Price-Anderson Act


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Price-Anderson Act

Legislation in the United States seeking to incentivize nuclear power by limiting the liability of nuclear plants in the event of an accident. Under the Act, the nuclear power industry is responsible for the first $10 billion of damages resulting from a spill or other accident, while the federal government is responsible for any losses exceeding that amount. It was passed in 1957 and has been renewed several times since.
References in periodicals archive ?
District Judge Audrey Fleissig, sitting in the Eastern District of Missouri, found that prior cases interpreting the Price-Anderson Act (42 U.
Price-Anderson Act lends itself to interesting observations.
The US had to draft the Price-Anderson act to protect the industry from large-scale nuclear accidents.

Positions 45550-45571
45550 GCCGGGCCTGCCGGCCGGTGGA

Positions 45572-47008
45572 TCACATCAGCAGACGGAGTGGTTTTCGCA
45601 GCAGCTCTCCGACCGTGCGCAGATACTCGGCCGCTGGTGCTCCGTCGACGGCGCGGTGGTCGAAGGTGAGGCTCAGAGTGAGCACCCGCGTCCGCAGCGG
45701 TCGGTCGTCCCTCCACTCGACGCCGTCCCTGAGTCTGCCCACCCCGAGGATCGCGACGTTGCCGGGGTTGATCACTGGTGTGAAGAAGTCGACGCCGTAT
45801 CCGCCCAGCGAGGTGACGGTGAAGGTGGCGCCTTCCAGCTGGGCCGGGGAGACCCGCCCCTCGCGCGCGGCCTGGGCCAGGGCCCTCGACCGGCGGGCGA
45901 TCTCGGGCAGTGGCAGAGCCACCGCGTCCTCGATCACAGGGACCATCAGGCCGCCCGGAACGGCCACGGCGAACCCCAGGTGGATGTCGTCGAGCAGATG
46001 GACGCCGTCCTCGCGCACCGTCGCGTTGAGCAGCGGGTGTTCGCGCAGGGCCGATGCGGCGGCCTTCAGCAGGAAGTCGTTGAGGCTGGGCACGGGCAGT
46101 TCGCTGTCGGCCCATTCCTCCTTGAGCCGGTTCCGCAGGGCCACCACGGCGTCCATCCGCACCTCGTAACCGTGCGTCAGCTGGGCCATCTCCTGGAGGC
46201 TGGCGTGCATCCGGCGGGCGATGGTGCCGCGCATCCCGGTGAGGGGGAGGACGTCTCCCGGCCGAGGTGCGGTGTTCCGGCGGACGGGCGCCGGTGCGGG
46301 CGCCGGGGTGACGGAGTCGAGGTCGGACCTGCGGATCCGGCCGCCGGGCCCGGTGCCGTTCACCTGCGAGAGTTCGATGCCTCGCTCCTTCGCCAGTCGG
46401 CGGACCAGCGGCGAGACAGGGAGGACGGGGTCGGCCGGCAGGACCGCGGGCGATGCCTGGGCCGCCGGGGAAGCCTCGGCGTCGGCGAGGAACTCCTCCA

Much of that is due to the structure of the 51-year-old Price-Anderson Act, the federal law governing liability for the U.
In 1954, the Atomic Energy Act Amendments created a licensing system for private nuclear power operators, and in 1957, Congress passed the Price-Anderson Act, which indemnifies private operators in the event of a nuclear accident.
DOE nuclear workers are protected under the Price-Anderson Act.
The government also enacted the Price-Anderson Act of 1957, requiring nuclear power operators to carry the maximum insurance offered by private insurance companies but also limiting their liability--a stipulation demanded by the utility companies before they would invest in building nuclear power plants.
Instead, the 1957 Price-Anderson Act provides an umbrella of insurance protection.
7 billion in operating aid (including re-authorization of the Price-Anderson Act, which limits the industry's liability in event of an accident), and $1.
To ensure that funds would be available to settle liability claims in such cases, the Price-Anderson Act requires licensees for these plants to have primary insurance--currently $300 million per site.
For electric production, liability for damages to the general public from nuclear accidents is controlled by the Price-Anderson Act, an important system that is the basic financial responsibility funding mechanism for all U.